38. 38. ► But wait! There’s a hidden assumption! a is not b or c!But wait! There’s a hidden assumption! a is not b or c! ► Compiler doesn’t (cannot) know this!Compiler doesn’t (cannot) know this!  (1) Must refetch b[0][0] and b[0][1](1) Must refetch b[0][0] and b[0][1]  (2) Must refetch c[0][0] and c[1][0](2) Must refetch c[0][0] and c[1][0]  (3) Must refetch b[0][0], b[0][1], c[0][0] and c[1][0](3) Must refetch b[0][0], b[0][1], c[0][0] and c[1][0] Matrix multiplication 2/3Matrix multiplication 2/3 Staightforward unrolling results in this:Staightforward unrolling results in this: // 16 memory reads, 4 writes Mat22mul(float a[2][2], float b[2][2], float c[2][2]){ a[0][0] = b[0][0]*c[0][0] + b[0][1]*c[1][0]; a[0][1] = b[0][0]*c[0][1] + b[0][1]*c[1][1]; //(1) a[1][0] = b[1][0]*c[0][0] + b[1][1]*c[1][0]; //(2) a[1][1] = b[1][0]*c[0][1] + b[1][1]*c[1][1]; //(3) }
  39. 39. Matrix multiplication 3/3Matrix multiplication 3/3 // 8 memory reads, 4 writes Mat22mul(float a[2][2], float b[2][2], float c[2][2]){ float b00 = b[0][0], b01 = b[0][1]; float b10 = b[1][0], b11 = b[1][1]; float c00 = c[0][0], c01 = c[0][1]; float c10 = c[1][0], c11 = c[1][1]; a[0][0] = b00*c00 + b01*c10; a[0][1] = b00*c01 + b01*c11; a[1][0] = b10*c00 + b11*c10; a[1][1] = b10*c01 + b11*c11; A correct approach is instead writing it as:A correct approach is instead writing it as: …before producing outputs Consume inputs…
  40. 40. Abstraction penalty problemAbstraction penalty problem ►Higher levels of abstraction have a negativeHigher levels of abstraction have a negative effect on optimizationeffect on optimization  Code broken into smaller generic subunitsCode broken into smaller generic subunits  Data and operation hidingData and operation hiding ►Cannot make local copy of e.g. internal pointersCannot make local copy of e.g. internal pointers ►Cannot hoist constant expressions out of loopsCannot hoist constant expressions out of loops ►Especially because of aliasing issuesEspecially because of aliasing issues
  41. 41. C++ abstraction penaltyC++ abstraction penalty ► Lots of (temporary) objects aroundLots of (temporary) objects around  IteratorsIterators  Matrix/vector classesMatrix/vector classes ► Objects live in heap/stackObjects live in heap/stack  Thus subject to aliasingThus subject to aliasing  Makes tracking of current member value very difficultMakes tracking of current member value very difficult  But tracking required to keep values in registers!But tracking required to keep values in registers! ► Implicit aliasing through theImplicit aliasing through the thisthis pointerpointer  Class members are virtually as bad as global variablesClass members are virtually as bad as global variables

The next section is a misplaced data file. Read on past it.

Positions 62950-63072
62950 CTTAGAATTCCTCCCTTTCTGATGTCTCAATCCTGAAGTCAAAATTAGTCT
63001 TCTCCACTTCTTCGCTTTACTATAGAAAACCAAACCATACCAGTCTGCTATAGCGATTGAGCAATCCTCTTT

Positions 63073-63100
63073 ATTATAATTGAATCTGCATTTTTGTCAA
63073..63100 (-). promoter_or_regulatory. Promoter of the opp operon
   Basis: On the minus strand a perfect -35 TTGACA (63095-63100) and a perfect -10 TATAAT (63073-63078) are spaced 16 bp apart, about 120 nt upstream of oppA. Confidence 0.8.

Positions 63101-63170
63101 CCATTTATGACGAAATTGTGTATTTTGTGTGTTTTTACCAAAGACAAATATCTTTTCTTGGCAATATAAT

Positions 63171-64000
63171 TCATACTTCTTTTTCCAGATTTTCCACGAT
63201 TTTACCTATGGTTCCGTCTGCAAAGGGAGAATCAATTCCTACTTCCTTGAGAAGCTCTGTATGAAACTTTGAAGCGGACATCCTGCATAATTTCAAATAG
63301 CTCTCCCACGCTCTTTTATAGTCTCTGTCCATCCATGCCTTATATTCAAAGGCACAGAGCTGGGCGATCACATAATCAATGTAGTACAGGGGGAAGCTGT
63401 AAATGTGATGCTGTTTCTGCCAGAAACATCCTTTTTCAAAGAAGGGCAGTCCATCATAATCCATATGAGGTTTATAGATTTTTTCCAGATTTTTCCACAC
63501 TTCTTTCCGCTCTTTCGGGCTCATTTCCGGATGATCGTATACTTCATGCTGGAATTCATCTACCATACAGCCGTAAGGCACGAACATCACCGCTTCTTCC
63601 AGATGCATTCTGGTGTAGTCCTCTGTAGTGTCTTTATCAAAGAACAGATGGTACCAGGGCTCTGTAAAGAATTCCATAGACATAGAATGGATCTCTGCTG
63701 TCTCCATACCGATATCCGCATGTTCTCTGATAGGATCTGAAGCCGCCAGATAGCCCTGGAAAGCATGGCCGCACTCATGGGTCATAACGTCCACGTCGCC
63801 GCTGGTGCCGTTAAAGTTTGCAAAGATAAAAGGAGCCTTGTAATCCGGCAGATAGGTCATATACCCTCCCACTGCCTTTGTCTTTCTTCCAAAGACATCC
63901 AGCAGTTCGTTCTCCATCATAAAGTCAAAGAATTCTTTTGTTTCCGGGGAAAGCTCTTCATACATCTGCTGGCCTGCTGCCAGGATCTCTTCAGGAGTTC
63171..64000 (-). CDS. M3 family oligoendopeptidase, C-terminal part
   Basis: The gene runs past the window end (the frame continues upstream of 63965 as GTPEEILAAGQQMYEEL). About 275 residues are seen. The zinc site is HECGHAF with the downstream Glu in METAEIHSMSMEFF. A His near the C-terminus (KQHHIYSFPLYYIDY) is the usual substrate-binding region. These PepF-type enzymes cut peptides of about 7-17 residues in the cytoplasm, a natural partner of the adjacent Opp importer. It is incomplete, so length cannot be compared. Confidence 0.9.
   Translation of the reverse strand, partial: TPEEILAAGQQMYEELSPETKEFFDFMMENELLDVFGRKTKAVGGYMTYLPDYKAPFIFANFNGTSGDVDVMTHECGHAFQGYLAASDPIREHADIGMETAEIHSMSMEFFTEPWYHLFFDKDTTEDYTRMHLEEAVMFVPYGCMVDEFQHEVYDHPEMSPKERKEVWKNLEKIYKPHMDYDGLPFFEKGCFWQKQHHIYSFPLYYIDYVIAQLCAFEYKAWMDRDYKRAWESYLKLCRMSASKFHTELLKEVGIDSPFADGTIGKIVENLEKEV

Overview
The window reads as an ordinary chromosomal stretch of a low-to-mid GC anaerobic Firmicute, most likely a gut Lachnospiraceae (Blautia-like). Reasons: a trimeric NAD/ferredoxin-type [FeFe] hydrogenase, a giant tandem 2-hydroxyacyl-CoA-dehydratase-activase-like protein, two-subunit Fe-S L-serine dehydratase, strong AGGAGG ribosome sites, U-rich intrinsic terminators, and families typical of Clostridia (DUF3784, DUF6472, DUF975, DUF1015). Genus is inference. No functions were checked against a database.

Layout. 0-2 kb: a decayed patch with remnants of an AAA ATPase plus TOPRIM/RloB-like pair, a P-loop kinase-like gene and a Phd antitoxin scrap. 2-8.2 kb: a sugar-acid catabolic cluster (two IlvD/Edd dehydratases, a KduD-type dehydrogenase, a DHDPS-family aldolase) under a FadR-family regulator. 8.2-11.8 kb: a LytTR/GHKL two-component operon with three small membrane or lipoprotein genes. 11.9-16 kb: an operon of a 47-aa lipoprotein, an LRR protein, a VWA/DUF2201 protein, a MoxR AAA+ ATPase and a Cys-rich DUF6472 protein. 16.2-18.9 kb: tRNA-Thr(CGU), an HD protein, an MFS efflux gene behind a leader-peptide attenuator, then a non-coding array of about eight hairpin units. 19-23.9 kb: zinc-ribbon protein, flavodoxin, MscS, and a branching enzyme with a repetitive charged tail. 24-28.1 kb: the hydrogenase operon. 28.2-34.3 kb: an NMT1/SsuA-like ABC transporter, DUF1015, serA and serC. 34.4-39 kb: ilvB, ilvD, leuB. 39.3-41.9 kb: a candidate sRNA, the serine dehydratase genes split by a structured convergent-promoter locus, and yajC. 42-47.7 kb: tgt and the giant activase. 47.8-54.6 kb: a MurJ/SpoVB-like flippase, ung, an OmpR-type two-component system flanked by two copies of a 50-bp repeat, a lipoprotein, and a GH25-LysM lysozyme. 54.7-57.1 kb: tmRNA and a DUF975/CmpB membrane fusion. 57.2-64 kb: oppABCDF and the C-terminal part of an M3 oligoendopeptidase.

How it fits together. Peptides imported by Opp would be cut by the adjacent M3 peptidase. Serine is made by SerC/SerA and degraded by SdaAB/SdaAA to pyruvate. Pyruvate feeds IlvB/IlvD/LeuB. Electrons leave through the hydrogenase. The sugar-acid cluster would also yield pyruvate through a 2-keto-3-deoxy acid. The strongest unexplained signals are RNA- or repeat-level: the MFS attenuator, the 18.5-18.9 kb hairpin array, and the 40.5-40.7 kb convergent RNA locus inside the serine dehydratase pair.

42. 42. C++ abstraction penaltyC++ abstraction penalty class Buf { public: void Clear() { for (int i = 0; i < numVals; i++) pBuf[i] = 0; } private: int numVals, *pBuf; } Pointer members in classes may alias other members:Pointer members in classes may alias other members: Code likely to refetchCode likely to refetch numValsnumVals each iteration!each iteration! numVals not a local variable! May be aliased by pBuf!
  43. 43. class Buf { public: void Clear() { for (int i = 0, n = numVals; i < n; i++) pBuf[i] = 0; } private: int numVals, *pBuf; } C++ abstraction penaltyC++ abstraction penalty We know that aliasing won’t happen, and canWe know that aliasing won’t happen, and can manually solve the aliasing issue by writing code as:manually solve the aliasing issue by writing code as:
  44. 44. C++ abstraction penaltyC++ abstraction penalty void Clear() { if (numVals >= 1) { pBuf[0] = 0; for (int i = 1, n = numVals; i < n; i++) pBuf[i] = 0; } } SinceSince pBuf[i]pBuf[i] can only aliascan only alias numValsnumVals in the firstin the first iteration, a quality compiler can fix this problem byiteration, a quality compiler can fix this problem by peeling the loop once, turning it into:peeling the loop once, turning it into: Q: DoesQ: Does youryour compiler do this optimization?!compiler do this optimization?!
  45. 45. Type-based alias analysisType-based alias analysis ► Some aliasing the compiler can catchSome aliasing the compiler can catch  A powerful tool isA powerful tool is type-based alias analysistype-based alias analysis Use language types to disambiguate memory references!
  46. 46. Type-based alias analysisType-based alias analysis ►ANSI C/C++ states that…ANSI C/C++ states that…  Each area of memory can only be associatedEach area of memory can only be associated with one type during its lifetimewith one type during its lifetime  Aliasing may only occur between references ofAliasing may only occur between references of the samethe same compatiblecompatible typetype ►Enables compiler to rule out aliasingEnables compiler to rule out aliasing between references of non-compatible typebetween references of non-compatible type  Turned on with –fstrict-aliasing in gccTurned on with –fstrict-aliasing in gcc